I get a lump in my throat when my six year old leaves the sideline to play soccer. You’re telling me it doesn’t get better?! On the other hand, it will be easier if mine grows up to be as good a person as Steph. It will, won’t it? Let me know when you start a parent/writer support group. All the best,
Your a very good mama!!!!
hey i get that way when my mama and sister went to washington d.c. last year. also when my 2 best friends left to go back home to japan on june 1. you’ll miss her alot but at least she’ll be coming back!!!!!
my prayers and hugs go out to you BH and Steph
I’m leaving to study in England in a couple weeks and I can tell you right now that my mother is going to cry. Even the Hallmark commericals get her. 🙂 ♥
I dunno, can’t think of one right now..
Hi Mrs. Laurie!
I’m currently in the process of reading SPEAK for High School. I just wanted to compliment you on writing such a gripping story. I’m going to be a freshmen this year, and of course I’m a little scared. I went through some depressing times during middle school, because my Mom attempted suicide and my parents fought, and I had a boyfriend who didn’t care about me, so I have this harboring sadness if you want to call it when I read your book. Maybe it’s because Melinda at times can remind me of myself when I was going through such times.
I’m okay now though ^.^ I have a new boyfriend who cares about me and loves me so yayness!
Back to complimenting you though, (laugh) I thought it was interesting at how well you caught the mind of a teenager. It just proves that you don’t have to use fancy dialouge or words to make something deep and meaningful. I think it’s amazing at how you put so much raw emotion into the book. I can’t help but be forced to put the book down at times because I’m either going to cry or I begin to think about the bad things that have come into my life.
When Melinda was raped, I have a somewhat sense of the pressure she had during that moment. My new boyfriend, we went a little too far once. I felt almost pressured into it, but I know he wasn’t meaning to come on that way. I told him when I was scared though, and he stopped, so we’re okay and nothing too bad occured. My boyfriend, Matthew, now understands that it’s really not good to push things like that–that sex or whatever really isn’t something to perticularly delve into without the proper thought. We were terrified after it happened, scared something was going to happen. Mostly pregnancy, even if we didn’t go that far as to of me possibly getting pregnant. I think he was more scared than me, and he was hurt very badly to know he’d scared me or hurt me in anyway.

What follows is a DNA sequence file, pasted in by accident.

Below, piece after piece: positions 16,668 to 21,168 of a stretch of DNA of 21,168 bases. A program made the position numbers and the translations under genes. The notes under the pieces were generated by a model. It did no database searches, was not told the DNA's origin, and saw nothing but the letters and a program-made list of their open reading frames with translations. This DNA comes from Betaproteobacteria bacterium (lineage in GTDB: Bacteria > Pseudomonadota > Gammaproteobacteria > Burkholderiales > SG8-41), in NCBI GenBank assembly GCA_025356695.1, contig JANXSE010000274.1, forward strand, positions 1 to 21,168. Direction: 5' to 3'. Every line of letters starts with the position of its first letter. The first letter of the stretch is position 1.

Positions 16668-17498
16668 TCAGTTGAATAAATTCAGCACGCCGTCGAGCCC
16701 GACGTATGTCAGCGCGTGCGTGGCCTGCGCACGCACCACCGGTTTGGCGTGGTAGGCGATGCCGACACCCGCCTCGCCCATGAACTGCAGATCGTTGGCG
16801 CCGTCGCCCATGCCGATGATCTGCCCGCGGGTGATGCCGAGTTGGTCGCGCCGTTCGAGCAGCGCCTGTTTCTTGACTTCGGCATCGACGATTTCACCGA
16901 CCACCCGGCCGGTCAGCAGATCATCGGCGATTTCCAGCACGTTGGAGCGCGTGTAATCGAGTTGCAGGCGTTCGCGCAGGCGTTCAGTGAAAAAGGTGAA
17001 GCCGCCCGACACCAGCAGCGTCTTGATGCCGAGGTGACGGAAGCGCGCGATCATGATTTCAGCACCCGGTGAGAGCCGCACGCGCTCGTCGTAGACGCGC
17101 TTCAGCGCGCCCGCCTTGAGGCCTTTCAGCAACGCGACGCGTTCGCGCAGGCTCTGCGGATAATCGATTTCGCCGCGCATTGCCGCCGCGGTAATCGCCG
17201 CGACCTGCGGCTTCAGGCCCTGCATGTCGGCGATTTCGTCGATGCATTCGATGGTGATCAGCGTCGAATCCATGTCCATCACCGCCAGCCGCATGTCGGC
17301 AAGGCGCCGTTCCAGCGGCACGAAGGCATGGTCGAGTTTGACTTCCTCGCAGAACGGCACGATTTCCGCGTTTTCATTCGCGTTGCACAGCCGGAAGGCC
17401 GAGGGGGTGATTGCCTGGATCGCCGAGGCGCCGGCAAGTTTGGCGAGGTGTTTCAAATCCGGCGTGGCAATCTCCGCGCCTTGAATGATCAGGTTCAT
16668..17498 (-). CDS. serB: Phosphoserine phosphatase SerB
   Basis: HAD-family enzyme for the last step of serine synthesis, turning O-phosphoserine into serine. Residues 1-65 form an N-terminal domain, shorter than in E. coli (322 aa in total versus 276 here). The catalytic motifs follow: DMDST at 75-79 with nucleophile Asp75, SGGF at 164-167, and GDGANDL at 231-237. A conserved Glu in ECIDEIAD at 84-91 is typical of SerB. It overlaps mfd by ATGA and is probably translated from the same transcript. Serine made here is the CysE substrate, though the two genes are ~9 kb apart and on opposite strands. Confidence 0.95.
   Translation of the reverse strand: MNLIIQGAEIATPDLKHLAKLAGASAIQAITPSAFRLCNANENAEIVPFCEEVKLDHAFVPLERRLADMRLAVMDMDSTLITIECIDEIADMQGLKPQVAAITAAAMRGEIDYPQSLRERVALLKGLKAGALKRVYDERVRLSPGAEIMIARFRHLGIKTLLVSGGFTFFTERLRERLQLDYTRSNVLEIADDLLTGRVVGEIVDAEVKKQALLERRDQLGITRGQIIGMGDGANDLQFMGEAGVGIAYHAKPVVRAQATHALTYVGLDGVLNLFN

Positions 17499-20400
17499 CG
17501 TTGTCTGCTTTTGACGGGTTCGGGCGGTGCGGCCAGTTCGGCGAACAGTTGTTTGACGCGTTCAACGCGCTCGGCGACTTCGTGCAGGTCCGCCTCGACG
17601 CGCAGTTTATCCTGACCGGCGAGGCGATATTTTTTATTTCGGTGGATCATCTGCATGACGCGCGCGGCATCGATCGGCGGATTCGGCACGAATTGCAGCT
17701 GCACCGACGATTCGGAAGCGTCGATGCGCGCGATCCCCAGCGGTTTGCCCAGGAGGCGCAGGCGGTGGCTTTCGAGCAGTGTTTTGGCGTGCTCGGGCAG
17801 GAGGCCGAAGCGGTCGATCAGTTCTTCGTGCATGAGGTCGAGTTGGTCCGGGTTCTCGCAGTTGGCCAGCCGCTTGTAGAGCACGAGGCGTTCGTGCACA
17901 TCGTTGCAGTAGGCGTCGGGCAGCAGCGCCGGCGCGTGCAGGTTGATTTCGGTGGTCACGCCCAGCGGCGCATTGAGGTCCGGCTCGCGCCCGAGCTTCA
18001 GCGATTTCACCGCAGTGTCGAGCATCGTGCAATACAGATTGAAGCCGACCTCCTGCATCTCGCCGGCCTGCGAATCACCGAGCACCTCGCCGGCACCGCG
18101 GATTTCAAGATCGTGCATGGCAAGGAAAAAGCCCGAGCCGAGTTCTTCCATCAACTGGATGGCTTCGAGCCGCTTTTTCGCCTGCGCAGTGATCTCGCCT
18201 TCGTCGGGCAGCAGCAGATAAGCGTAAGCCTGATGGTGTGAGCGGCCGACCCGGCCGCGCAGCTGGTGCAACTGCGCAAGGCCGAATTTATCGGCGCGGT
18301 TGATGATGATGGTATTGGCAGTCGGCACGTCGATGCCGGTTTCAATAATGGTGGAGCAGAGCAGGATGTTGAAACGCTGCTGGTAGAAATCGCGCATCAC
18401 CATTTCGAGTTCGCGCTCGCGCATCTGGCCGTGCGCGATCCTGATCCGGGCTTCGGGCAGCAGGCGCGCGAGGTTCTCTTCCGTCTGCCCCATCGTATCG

I’m rambling, (laugh) I’m sorry. Honestly though, I respect you as a writer, because I dream to be a writer myself. I’m currently working on a book. It’s not my first one to try and finish, but hopefully I’ll get this one done though. I write all kinds of stories on my webiste, http://www.xanga.com/painful_salvation , feel free to glance at it, though I know you’re probably busy.
Anyway, thanks for taking the time to read what I wrote, keep up the work with writing and I can’t wait to finsh the book!
Re: I dunno, can’t think of one right now..
Thank you so much for sharing all this Lauren. Good luck with your writing!
NYC and China
Hey Laurie! Glad the trip to NYC went well. Did you have the pretzel? I was glad to see that someone else wakes in the night to walk the house. I do this when my mind is working overtime, but only when it concerns the boys. Our materinal strings run deep! The whole crew is lucky to have you as their mom! Let me know if it gets easier with each flight! 🙂
My mom still gets all teary-eyed when she talks about my first day of kindergarten where we pulled up to the school and I turned around and said, “Mom, I can do it by myself.” She of course went in with me anyways, but my independence made her sad for the rest of the day.
It’s a good thing I’m the oldest and she has two more to keep her busy when I leave for college in two years.